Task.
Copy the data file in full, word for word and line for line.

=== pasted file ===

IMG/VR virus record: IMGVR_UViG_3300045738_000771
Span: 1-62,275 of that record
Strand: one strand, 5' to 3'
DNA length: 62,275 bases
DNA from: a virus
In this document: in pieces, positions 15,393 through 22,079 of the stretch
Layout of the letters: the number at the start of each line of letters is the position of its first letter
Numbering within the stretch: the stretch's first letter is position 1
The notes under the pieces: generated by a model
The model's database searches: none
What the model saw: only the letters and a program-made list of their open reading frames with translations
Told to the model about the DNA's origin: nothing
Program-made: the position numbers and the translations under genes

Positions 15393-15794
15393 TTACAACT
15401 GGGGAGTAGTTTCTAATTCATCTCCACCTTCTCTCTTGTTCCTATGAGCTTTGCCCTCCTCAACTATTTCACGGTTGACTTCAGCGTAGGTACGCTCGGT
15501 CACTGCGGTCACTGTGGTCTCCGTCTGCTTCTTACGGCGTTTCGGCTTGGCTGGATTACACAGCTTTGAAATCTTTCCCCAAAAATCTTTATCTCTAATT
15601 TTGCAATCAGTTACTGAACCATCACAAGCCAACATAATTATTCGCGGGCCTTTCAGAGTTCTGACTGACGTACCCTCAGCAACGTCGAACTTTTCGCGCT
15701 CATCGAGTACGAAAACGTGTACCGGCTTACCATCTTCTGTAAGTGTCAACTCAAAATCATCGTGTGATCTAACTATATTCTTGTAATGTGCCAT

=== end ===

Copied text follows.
IMG/VR virus record: IMGVR_UViG_3300045738_000771
Span: 1-62,275 of that record
Strand: one strand, 5' to 3'
DNA length: 62,275 bases
DNA from: a virus
In this document: in pieces, positions 15,393 through 22,079 of the stretch
Layout of the letters: the number at the start of each line of letters is the position of its first letter
Numbering within the stretch: the stretch's first letter is position 1
The notes under the pieces: generated by a model
The model's database searches: none
What the model saw: only the letters and a program-made list of their open reading frames with translations
Told to the model about the DNA's origin: nothing
Program-made: the position numbers and the translations under genes

Positions 15393-15794
15393 TTACAACT
15401 GGGGAGTAGTTTCTAATTCATCTCCACCTTCTCTCTTGTTCCTATGAGCTTTGCCCTCCTCAACTATTTCACGGTTGACTTCAGCGTAGGTACGCTCGGT
15501 CACTGCGGTCACTGTGGTCTCCGTCTGCTTCTTACGGCGTTTCGGCTTGGCTGGATTACACAGCTTTGAAATCTTTCCCCAAAAATCTTTATCTCTAATT
15601 TTGCAATCAGTTACTGAACCATCACAAGCCAACATAATTATTCGCGGGCCTTTCAGAGTTCTGACTGACGTACCCTCAGCAACGTCGAACTTTTCGCGCT
15701 CATCGAGTACGAAAACGTGTACCGGCTTACCATCTTCTGTAAGTGTCAACTCAAAATCATCGTGTGATCTAACTATATTCTTGTAATGTGCCAT